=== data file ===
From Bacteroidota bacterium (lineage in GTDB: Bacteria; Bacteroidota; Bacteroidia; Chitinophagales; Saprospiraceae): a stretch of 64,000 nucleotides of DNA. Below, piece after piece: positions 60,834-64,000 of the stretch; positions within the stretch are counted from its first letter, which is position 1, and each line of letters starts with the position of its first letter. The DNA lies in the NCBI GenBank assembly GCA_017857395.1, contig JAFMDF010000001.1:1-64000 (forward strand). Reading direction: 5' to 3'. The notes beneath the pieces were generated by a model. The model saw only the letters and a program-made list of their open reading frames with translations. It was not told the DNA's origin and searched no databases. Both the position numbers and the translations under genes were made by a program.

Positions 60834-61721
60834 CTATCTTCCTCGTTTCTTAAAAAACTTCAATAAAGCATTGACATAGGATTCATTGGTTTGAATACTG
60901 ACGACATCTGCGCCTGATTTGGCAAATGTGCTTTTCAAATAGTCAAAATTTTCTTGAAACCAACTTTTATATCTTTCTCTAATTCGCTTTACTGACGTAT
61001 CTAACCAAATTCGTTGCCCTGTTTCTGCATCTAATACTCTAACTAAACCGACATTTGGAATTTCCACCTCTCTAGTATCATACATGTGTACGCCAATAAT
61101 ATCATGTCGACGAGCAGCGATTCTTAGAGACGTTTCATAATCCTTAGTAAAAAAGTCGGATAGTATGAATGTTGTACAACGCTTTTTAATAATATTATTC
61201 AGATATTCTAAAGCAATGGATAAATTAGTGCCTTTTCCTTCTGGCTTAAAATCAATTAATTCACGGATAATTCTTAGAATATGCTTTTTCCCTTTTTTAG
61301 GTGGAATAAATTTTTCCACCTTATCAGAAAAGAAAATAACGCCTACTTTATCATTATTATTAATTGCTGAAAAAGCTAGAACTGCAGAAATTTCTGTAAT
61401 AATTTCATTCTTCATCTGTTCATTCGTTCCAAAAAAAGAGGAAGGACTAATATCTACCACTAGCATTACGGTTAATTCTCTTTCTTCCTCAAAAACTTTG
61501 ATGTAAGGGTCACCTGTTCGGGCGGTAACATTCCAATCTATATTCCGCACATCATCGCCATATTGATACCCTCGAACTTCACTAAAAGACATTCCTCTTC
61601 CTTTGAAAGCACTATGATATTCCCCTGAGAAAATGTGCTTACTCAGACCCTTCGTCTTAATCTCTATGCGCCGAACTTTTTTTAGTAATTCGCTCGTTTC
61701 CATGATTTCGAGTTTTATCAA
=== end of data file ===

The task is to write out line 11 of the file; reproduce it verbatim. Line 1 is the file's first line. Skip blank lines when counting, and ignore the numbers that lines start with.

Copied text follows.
61601 CTTTGAAAGCACTATGATATTCCCCTGAGAAAATGTGCTTACTCAGACCCTTCGTCTTAATCTCTATGCGCCGAACTTTTTTTAGTAATTCGCTCGTTTC